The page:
Amid all the ferment at Disney – Who will partner on an ESPN spinoff? Who buys ABC? That pivotal Charter cable deal. Streaming’s bottomless spending hole. The price of Hulu. Two union strikes. – it’s easy to forget that the Disney board brought back Bob Iger as CEO almost exactly nine months ago specifically to do one big thing: find a successor.
And that, it seems, may be the most intractable task on Iger’s suddenly really long to-do list. Yes, all those other things remain pressing priorities on his list, but at least they’re mostly moving forward, in some cases (ABC, Hulu) faster than previously expected.
So, who will run a much smaller and notably different Disney in the future? A candidate for the future still would need to be facile with dealmaking, operate a media company rebuilt for the industry’s streaming future, oversee the vast parks & resorts division, and navigate the deep Disney corporate culture and the company’s devoted fan base.
The list of likely candidates now publicly known is short. And the Disney CEO job’s unique particulars, like knowing media and hospitality, make the list of potential outsider candidates even shorter.
Inside, there’s Dana Walden, a highly regarded TV executive who came over in Iger’s $71 billion acquisition of most of Fox’s assets. Josh D’Amaro is a well-liked chief of parks & resorts, one of the company’s biggest revenue sources. And Jimmy Pitaro heads long-time cash cow ESPN, now a standalone division teed up to become a separate company with minority investors as it tries to make the leap to streaming in one piece.
Each could be a successor, but has big holes in their resume that make it more challenging to see them at the top.
D’Amaro has never run a movie or TV division, at a time when those operations are struggling with secular shifts in their businesses and audience habits. Walden (and film chief Alan Bergman) have never worked on the parks & resorts side (which also includes consumer products). Pitaro may soon be CEO of a standalone ESPN, and regardless, hasn’t run either movie/TV operation or parks.
And then there are the former insiders Kevin Mayer and Tom Staggs. To help Iger navigate the challenges of ESPN’s future, the final cost of Comcast’s Hulu stake, and the likely sale of ABC and other legacy broadcast and cable operations, he brought back the two former lieutenants as consultants, whom many observers also believe may be candidates.
Both were considered possible Iger successors in the 2010s, but both moved on when they didn’t get the job. After other career stops, the pair co-founded Candle Media, which is backed by private equity giant Blackstone and has been rolling up production and media companies such as Reese Witherspoon’s Hello Sunshine and kids-media powerhouse Moonbug Entertainment.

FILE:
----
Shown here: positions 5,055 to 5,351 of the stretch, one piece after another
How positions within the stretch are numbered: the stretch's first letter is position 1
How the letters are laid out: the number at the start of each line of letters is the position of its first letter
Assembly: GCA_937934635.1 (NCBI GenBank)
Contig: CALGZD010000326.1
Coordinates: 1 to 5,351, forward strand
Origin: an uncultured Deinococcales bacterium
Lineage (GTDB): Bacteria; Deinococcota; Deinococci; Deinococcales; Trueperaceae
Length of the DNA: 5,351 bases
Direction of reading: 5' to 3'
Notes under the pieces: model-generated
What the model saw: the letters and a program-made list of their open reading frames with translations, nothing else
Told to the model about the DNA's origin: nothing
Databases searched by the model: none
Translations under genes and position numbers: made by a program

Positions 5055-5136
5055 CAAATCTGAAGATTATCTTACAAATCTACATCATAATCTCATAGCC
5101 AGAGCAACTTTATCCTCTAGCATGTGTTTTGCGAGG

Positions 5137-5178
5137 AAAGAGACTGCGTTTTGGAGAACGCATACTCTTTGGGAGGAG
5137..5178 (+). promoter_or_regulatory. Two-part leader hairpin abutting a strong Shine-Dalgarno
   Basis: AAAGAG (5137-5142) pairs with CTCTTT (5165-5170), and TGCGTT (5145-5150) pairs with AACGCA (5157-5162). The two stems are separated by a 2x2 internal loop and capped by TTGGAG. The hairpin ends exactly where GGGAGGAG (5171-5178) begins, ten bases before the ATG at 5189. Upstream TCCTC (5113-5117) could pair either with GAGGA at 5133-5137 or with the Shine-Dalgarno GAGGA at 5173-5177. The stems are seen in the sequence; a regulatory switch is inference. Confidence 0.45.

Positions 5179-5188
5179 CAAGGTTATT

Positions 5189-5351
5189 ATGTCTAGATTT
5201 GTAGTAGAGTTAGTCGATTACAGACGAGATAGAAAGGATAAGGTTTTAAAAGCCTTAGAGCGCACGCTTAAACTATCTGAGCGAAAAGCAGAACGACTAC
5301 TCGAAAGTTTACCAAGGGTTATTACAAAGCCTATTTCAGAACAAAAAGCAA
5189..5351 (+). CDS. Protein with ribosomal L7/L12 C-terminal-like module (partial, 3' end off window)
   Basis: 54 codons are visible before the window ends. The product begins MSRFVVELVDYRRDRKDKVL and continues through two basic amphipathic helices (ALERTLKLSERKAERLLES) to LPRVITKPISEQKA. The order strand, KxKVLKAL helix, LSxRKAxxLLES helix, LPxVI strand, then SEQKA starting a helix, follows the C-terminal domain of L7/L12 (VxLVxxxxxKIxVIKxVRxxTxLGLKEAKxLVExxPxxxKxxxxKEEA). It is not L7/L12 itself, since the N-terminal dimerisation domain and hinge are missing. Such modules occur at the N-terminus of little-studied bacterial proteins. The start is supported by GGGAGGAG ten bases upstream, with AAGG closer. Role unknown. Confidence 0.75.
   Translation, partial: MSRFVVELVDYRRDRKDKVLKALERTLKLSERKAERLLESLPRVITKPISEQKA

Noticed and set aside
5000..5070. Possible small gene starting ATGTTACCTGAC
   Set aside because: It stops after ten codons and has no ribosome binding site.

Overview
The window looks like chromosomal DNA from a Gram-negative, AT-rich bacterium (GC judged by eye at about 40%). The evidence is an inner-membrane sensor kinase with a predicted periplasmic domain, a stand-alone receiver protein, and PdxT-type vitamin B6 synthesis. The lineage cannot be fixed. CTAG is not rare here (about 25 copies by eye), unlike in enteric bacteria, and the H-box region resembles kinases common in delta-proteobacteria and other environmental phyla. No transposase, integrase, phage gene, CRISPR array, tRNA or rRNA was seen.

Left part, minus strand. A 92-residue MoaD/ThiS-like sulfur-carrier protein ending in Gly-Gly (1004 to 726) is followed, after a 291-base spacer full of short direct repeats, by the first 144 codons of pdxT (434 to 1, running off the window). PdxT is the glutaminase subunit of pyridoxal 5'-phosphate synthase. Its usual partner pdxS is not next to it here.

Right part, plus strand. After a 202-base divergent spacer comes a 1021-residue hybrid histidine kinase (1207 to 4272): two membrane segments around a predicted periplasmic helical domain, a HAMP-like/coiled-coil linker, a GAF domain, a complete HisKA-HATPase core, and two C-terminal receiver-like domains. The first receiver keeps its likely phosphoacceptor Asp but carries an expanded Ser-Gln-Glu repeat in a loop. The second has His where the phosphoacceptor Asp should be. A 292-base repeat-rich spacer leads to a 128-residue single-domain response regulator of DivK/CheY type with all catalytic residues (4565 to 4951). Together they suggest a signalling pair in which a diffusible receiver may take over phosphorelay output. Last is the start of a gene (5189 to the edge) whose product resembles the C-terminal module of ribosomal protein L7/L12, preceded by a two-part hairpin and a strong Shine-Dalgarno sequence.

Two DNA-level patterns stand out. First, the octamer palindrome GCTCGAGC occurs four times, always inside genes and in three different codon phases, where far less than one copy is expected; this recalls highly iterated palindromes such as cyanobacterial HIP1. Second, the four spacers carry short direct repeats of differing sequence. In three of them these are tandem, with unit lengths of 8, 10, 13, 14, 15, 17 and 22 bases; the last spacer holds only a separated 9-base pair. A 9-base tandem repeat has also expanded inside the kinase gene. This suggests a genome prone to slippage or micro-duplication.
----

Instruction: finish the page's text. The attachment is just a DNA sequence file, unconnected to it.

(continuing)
As consultants, Mayer in particular has been advising Iger on a raft of potential deals that will reshape the media giant the pair helped build over 15 years of Iger’s legendary first run at the top of the Mouse House.
Mayer and Staggs certainly know the Disney culture and other key parts of its operations. But like the internal candidates, they each also come with weaknesses.
Mayer was the corporate strategy executive who ramrodded crucial acquisitions such as LucasArts, BAM, Marvel, and Fox. He also oversaw Disney’s streaming division leading up to the Disney+ debut in 2019. But he’s never had substantial operating experience on either the entertainment or resorts side.
Staggs, a former Disney CFO
All of which leaves Iger and (more particularly) the board that rehired him, with a thorny set of issues.
Would Iger move to an executive chairman role, taking on some areas where a successor lacks experience? He extended his two-year contract with the Disney board in July through 2026, so he’d be available for that kind of transition to a new role.
But that approach didn’t work out the first time, when former parks chief Bob Chapek took over as CEO while Iger remained as executive chairman overseeing creative operations. Iger and Chapek frequently butted heads before Iger finally fully retired at the end of 2021.
The board could also decide to name two people with different skill sets to run the company, seeing which might emerge as a more definite No. 1. That approach carries its own challenges, including a certain whiff of Hunger Games or at least Succession in the inevitable jousting for position between the two candidates.
The real challenge that Iger and Disney face, however, is the board that will make the allegedly final choice of Iger’s second successor.
The board is stacked with executives who have little entertainment background. Worse, it collectively has not distinguished itself over the past few years. After all, this is largely the same board that extended Chapek’s contract by two years just five months before it fired him the weekend before Thanksgiving last year.
That the board then brought back Iger, and again charged him with finding his successor, feels like an abdication of responsibility and illustrative of the company’s ongoing challenge. Perhaps Iger should focus on building a better board first, to get the help he really needs to work himself out of a job.